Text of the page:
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"Sweet Home Chicago" features a prominent display on Ferrara Pan Candy Co. The Forest Park-based candy giant has been in the news, thanks to its recent merger with Farley's and Sathers. There are fears it may relocate its local manufacturing to Canada or Mexico to take advantage of lower sugar prices. CEO Sal Ferrara II has not issued a statement on the future of the company.
The current chairman is the third generation of the Ferrara family to head the confection business. His grandfather, Salvatore Ferrara, came from Nola, Italy to New York in 1899 at the age of 15. Ferrara had to work off his passage, which had been advanced by a sponsor. He taught himself English and acted as interpreter between Italian laborers and their railroad foremen in Texas.
He returned to Chicago in 1908 to open a bakery at 772 W. Taylor, in the heart of Chicago's "Little Italy" neighborhood. (The Ferrara family had been bakers in the old country.) As a sideline, he sold candy-coated almonds known as "confetti," a popular treat at Italian weddings. When candy surpassed pastries in sales, Ferrara partnered with two brothers-in-law, Salvatore Buffardi and Anello Pagano. They built a two-story brick building at 2200 W. Taylor and began producing a variety of pan candies.
The second floor contained the rumbling revolving kettles that produced the pan candy. All the machines were driven by a giant wheel. There was a hole in the floor for the candy to drop down to the shipping department. Pan candy is produced by putting a hard center in the kettle and adding syrup, flavoring and coloring as the machine revolves. It's a slow, gradual process. It can take 14-19 days to make a batch of jawbreakers.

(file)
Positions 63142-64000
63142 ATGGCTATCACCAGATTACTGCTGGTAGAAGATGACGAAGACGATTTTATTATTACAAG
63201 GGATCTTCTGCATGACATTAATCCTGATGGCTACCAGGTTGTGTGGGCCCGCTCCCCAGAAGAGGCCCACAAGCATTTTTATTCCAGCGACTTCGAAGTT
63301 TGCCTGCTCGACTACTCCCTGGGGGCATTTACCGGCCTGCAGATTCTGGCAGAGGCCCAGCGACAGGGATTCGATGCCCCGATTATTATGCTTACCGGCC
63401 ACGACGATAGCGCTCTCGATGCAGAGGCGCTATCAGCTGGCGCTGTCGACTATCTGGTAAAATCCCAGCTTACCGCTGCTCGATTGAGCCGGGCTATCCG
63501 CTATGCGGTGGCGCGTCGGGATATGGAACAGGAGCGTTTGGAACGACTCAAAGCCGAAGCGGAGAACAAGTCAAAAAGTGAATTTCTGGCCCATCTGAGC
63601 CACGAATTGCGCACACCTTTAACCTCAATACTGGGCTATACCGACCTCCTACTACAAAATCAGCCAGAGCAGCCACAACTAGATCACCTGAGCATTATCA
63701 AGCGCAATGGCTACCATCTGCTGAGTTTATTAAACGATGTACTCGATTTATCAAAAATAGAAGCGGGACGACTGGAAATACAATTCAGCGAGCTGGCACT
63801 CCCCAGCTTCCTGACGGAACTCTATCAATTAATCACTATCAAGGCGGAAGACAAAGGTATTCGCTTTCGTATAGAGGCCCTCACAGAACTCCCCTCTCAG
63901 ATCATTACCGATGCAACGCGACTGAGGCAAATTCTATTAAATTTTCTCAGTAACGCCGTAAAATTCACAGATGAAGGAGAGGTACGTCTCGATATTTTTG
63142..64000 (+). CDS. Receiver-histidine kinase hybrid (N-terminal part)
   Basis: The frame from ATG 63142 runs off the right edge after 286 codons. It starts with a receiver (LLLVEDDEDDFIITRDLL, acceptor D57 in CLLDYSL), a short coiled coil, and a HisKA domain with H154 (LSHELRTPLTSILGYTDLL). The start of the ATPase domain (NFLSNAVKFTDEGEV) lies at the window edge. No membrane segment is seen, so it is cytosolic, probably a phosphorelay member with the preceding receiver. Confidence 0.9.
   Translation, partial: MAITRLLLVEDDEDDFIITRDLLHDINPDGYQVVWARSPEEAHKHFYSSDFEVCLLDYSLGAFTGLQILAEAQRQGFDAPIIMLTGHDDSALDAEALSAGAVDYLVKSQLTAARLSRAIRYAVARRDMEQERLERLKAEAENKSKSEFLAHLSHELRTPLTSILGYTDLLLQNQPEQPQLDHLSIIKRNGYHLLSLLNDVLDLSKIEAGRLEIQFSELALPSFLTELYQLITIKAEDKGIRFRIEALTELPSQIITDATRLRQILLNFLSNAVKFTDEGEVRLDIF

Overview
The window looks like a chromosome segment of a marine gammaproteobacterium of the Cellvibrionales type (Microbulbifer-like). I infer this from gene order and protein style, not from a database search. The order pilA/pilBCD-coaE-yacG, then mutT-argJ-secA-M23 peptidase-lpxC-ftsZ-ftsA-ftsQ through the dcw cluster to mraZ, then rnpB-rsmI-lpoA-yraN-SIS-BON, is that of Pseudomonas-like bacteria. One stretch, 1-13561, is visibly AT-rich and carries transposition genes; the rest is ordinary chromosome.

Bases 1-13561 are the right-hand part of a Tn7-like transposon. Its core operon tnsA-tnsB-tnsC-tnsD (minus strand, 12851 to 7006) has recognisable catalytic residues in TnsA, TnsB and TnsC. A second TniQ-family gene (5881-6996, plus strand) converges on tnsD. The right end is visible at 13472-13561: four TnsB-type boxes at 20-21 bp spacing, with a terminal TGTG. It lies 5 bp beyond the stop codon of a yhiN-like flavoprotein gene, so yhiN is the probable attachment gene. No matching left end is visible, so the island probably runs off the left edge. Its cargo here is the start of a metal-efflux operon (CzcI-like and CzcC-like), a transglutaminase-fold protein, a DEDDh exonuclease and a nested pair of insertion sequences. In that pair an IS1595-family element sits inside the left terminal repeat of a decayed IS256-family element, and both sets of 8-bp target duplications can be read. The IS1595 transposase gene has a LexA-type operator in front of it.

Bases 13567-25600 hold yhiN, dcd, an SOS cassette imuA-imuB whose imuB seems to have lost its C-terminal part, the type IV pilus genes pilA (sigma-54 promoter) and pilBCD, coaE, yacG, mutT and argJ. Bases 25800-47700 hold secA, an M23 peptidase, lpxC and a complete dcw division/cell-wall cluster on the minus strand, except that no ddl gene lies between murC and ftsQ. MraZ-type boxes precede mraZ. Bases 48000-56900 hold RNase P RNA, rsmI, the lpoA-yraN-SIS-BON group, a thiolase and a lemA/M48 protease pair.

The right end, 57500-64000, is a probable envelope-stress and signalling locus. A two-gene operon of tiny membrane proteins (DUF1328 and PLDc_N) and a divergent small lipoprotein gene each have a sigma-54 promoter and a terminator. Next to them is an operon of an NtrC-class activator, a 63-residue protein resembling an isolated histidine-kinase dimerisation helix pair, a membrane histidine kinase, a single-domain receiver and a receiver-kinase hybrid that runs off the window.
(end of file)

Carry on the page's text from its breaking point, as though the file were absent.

Salvatore's wife, Serafina, continued to run the bakery in "Little Italy." She became known as the "Angel of Halsted Street."
Her son, Nello Ferrara, obtained his law degree and enlisted in World War II in 1942. He served as a military attorney and oversaw the war crimes trials in Japan in 1946. His visit to that devastated country inspired the creation of Atomic Fireballs in 1954. The hot cinnamon candy was a perfect fit for the Atomic Age. They're still popular, with 15 million consumed weekly.
Inspiration for the Lemonhead came from watching his son Sal being delivered. He was a forceps baby and Salvatore complained that his newborn's head was lemon-shaped. He introduced the mouth-puckering treat in 1962. Ferrara now makes 500 million Lemonheads a year.
Continuing this theme, the company added Melonheads, Appleheads and Grapeheads to their line, along with Jawbreakers, Boston Baked Beans and Red Hots. Demand for the candy caused the company to outgrow the space on Taylor Street and the machinery was moved to a former dairy in Forest Park in 1959.